Criminal trials and hearings can be complex and lengthy, involving the presentation of a wide range of evidence and the examination of numerous witnesses, including experts from various fields.
While s 76(1) of the Evidence Act 1995 (NSW) provides that opinion-based evidence is generally inadmissible, the statute also outlines some exceptions, one of which permits opinions based on ‘specialised knowledge’. However, even though it provides this exception, s 79(1) does require that the specialised opinion be substantially based on the expert’s ‘training, study or experience’.
Sometimes there are doubts about whether the field of expertise is a recognisable field for judicial purposes. The test, as determined by the Australian High Court in HG v The Queen (1999) 197 CLR 414, , is whether the expert’s knowledge and experience is in an area that is ‘sufficiently organised or recognised to be accepted as a reliable body of knowledge or experience’.
As for the credibility of the expert, it was suggested in Makita (Australia) Pty Limited v Sprowles (2001) 52 NSWLR 705 that the court must be supplied with ‘criteria enabling evaluation of the validity of the expert's conclusions’ (at ). Expert evidence in criminal proceedings could include, for example, opinions regarding the sequence of events in a victim’s murder, the mechanical condition of a vehicle involved in a crime, the psychological wellbeing of the accused and/or victim, the physical and psychological effects of various drugs and so on.
Although the opinions of experts must relate to admissible facts, where there is doubt concerning the facts on which the expert’s opinion is based, the opinion itself may carry little weight or be deemed irrelevant. Contradictory opinions concerning evidence can be particularly confusing and can also facilitate convictions being overturned, as was the case in Wood v R  NSWCCA 21 (24 February 2012). At trial, experts in this case presented various opinions on whether the deceased could have jumped to her death from the gap at Watson’s Bay or whether the accused could have thrown her off the cliff. After conducting a series of experiments, Associate Professor Cross was satisfied that a strong and fit man could have thrown the deceased from the northern ledge, using a spear-throw technique, having her land on the particular rocks on which she was found (at ). Associate Professor Cross also concluded that the deceased could not have jumped to these particular rocks herself. However, another expert, Professor Pandy, opined that the victimcould have landed on the rocks in question if she had jumped from the Northern ledge (at ). The appeal court found that given the conflicting opinion and the state of the evidence, the dispute on this particular issue could not be definitively resolved (at ).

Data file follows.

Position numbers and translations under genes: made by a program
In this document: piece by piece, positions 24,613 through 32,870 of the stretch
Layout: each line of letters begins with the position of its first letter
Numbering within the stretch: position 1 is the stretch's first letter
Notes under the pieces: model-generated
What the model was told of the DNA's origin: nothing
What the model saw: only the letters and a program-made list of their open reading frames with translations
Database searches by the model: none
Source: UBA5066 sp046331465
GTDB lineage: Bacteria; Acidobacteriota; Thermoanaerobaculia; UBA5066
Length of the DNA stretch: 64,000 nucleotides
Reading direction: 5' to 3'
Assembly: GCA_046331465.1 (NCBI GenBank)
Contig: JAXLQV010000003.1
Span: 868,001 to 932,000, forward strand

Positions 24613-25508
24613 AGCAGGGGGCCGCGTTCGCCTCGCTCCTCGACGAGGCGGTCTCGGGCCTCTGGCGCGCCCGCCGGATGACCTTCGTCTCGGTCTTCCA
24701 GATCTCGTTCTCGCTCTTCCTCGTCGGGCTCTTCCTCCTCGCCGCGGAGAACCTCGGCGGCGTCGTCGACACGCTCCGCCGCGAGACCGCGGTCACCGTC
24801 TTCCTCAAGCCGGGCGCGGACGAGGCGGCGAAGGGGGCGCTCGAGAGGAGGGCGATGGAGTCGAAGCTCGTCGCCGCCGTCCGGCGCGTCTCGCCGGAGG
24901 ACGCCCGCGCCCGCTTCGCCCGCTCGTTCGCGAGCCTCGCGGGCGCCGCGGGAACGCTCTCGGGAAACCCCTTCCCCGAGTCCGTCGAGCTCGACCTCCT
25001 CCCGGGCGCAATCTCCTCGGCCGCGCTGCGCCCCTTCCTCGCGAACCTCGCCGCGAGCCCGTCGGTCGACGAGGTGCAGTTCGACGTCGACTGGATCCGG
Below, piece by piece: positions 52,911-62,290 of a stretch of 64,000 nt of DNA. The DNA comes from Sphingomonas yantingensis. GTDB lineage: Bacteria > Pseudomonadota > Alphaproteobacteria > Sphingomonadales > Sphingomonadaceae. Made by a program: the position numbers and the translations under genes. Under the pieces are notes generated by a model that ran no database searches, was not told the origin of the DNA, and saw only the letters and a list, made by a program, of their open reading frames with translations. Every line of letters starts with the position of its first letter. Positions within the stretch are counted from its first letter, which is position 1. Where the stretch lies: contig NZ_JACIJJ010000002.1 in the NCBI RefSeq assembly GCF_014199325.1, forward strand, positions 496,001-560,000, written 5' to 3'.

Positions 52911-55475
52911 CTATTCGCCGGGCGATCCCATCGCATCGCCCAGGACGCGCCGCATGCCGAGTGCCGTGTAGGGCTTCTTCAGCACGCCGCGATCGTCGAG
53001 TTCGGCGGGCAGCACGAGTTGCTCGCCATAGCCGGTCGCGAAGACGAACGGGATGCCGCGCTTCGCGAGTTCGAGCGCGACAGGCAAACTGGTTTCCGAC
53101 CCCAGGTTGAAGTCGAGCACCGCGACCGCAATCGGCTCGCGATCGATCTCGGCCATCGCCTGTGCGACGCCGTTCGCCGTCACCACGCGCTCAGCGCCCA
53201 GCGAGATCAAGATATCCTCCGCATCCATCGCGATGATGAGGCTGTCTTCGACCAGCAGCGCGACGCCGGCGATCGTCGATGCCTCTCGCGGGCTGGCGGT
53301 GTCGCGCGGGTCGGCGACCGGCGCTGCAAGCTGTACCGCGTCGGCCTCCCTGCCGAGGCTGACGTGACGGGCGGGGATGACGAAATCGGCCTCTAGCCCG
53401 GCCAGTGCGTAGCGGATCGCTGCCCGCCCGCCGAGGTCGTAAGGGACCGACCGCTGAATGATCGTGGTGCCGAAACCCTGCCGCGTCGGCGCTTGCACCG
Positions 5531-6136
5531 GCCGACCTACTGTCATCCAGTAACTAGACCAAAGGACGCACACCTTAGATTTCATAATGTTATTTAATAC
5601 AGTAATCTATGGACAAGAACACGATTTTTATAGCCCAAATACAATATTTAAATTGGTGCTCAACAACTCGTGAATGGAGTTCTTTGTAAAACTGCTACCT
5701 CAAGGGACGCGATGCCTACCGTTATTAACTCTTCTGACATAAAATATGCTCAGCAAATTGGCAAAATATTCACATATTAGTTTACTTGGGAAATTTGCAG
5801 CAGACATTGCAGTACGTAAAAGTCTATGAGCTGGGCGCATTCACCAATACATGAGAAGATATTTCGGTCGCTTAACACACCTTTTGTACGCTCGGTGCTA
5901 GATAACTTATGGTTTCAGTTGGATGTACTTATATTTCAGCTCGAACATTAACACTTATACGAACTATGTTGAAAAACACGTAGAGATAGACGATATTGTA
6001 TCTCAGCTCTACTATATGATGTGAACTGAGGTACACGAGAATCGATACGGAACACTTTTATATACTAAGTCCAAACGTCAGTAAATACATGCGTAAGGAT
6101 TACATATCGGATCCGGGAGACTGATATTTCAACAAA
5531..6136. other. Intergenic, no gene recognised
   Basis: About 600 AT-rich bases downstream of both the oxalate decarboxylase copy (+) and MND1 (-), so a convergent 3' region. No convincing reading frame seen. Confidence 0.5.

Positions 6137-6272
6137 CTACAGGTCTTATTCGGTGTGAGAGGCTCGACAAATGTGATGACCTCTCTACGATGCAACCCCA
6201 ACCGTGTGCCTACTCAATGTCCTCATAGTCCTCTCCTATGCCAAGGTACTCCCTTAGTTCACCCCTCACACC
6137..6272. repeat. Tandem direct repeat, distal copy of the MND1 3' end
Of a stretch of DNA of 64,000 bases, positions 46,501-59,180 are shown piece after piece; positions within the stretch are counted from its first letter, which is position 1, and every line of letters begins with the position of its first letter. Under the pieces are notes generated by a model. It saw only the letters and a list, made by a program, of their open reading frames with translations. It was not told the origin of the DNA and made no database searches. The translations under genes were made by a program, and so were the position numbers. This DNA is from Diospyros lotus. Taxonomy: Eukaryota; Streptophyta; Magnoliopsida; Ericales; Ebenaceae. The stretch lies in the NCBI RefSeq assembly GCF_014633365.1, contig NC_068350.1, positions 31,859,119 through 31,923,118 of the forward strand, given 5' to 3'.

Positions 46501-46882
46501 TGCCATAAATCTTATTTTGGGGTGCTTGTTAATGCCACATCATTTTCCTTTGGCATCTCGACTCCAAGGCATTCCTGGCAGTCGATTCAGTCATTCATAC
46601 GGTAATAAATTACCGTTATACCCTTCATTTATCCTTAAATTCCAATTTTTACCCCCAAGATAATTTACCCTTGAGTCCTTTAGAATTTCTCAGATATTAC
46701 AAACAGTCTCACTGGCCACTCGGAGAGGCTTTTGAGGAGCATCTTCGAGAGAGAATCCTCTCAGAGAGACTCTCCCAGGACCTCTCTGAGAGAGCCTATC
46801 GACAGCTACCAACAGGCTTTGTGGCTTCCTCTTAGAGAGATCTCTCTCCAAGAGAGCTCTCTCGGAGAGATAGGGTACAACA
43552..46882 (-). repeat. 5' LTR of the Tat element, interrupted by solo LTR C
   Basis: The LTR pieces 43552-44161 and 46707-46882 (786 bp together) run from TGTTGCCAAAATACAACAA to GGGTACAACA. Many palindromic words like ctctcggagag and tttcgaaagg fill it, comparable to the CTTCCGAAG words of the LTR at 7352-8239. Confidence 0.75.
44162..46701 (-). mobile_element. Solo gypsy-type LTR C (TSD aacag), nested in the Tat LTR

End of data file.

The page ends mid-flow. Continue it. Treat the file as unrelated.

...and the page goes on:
Notably, some concern exists in the legal community regarding the provision of expert evidence, including the cost of attaining the evidence and the delay it can cause. Concern also exists about the impartiality of the experts that are relied on. These concerns are not limited to criminal trials but also relate to civil proceedings. While the government implemented many of the recommendations made by the Australian Law Reform Commission in its 2006 report on the uniform evidence law, concern remains regarding procedures related to the provision of expert opinion (Honeysett v The Queen  HCA 29 (13 August 2014)).
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